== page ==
â "It begins when the armed forces of the government-backed mujadeen, or allied militias, raid a southern Sudanese village. They kill men on the spot, beat the elderly, and capture the women and children. Raiders and their victims start the horrific march to the North. Children are executed when they cry. People who try to run away are shot. The young girls are taken by soldiers into the bush and gang raped.

"Each victim later becomes one of two kinds of slaves, a house slave or a field slave. House slaves cook, clean, fetch water and firewood, and do other household chores. The field slaves cultivate the land, weed, and tend to livestock. Children usually tend cows and goats. But all slaves are mocked, insulted, threatened, and beaten into submission.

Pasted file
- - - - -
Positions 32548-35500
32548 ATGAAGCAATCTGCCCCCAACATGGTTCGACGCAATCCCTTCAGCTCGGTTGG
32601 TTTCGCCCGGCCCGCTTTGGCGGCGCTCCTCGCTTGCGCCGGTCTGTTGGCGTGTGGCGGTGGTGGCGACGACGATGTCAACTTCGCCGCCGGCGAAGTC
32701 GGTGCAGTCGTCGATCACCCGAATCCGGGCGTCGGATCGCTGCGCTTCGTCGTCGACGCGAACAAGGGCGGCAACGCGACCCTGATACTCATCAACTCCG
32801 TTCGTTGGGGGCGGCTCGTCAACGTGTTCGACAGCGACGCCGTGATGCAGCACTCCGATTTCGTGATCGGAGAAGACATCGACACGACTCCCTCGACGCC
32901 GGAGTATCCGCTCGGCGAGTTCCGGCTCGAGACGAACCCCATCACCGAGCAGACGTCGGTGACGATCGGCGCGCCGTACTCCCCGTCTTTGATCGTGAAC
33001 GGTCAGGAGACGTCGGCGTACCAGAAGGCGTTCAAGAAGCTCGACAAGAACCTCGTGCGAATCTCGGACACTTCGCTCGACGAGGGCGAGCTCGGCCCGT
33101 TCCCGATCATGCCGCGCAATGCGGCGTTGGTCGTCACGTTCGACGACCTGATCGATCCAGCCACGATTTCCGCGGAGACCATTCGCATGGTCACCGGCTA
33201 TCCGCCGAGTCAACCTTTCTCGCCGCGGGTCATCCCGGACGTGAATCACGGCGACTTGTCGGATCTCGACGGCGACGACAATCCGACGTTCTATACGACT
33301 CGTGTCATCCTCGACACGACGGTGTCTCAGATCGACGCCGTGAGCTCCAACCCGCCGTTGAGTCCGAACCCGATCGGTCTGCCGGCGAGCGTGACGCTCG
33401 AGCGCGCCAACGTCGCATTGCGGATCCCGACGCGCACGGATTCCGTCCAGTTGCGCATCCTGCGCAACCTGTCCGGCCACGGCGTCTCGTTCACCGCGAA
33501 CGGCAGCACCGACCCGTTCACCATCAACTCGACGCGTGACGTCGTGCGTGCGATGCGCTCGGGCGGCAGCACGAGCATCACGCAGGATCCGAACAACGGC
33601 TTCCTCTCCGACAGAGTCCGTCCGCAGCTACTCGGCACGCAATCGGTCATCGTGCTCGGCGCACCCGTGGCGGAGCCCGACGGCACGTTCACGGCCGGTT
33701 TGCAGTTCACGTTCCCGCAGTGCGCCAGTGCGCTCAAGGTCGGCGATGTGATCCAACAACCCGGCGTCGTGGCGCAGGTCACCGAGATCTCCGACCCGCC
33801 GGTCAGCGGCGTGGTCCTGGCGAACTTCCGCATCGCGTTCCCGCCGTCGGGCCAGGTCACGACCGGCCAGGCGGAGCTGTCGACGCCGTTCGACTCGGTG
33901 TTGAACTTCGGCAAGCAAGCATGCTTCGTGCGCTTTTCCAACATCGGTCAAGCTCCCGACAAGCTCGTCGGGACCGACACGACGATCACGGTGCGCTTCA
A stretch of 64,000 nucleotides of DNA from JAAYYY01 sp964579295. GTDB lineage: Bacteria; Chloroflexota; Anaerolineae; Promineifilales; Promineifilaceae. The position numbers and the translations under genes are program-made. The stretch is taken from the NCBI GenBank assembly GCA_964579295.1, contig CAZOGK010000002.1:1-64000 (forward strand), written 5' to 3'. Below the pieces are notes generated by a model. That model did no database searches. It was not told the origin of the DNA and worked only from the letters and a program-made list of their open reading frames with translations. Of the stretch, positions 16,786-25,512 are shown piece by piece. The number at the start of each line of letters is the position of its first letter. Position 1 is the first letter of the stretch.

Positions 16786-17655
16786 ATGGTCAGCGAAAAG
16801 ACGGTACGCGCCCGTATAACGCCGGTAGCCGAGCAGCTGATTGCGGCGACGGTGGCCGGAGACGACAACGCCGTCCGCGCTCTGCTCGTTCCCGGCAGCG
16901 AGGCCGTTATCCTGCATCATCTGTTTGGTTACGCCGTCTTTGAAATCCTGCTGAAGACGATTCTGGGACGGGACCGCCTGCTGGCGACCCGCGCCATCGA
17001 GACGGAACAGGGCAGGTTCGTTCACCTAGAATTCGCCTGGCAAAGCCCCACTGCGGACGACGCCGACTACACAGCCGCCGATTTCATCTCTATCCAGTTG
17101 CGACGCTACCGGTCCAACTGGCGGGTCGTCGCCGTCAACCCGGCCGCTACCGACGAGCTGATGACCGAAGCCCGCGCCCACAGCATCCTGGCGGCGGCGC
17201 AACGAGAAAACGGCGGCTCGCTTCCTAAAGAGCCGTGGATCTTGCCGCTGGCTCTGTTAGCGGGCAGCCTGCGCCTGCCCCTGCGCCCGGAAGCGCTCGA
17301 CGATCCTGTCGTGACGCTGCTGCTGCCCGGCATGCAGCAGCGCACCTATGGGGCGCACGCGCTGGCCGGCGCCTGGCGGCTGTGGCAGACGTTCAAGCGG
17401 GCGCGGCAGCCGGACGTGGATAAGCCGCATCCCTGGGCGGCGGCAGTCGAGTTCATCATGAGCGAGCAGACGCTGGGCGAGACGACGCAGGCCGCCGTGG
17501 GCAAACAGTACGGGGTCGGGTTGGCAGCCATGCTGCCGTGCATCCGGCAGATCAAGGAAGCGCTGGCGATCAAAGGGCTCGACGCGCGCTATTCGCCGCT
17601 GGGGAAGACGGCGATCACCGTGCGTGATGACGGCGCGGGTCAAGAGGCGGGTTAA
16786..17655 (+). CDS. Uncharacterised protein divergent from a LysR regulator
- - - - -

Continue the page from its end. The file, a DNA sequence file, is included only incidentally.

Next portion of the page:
"Some masters are simply interested in labor and do not convert slaves to Islam. Other masters teach slaves Islam and give their slaves Muslim names. Many female slaves are subjected to genital mutilation or circumcision - a rite of passage for some Muslims, but something not practiced by the Dinka."

â

[4]

According to CBS news, slaves have been sold for $50 apiece. [5]

According to CNN, Christian groups in the United States have expressed concern about slavery and religious oppression against Christians by Muslims in Sudan, putting pressure on the Bush administration to take action.[6] CNN has also quoted the U.S. State Department's allegations: "The [Sudanese] government's support of slavery and its continued military action which has resulted in numerous deaths are due in part to the victims' religious beliefs."[7]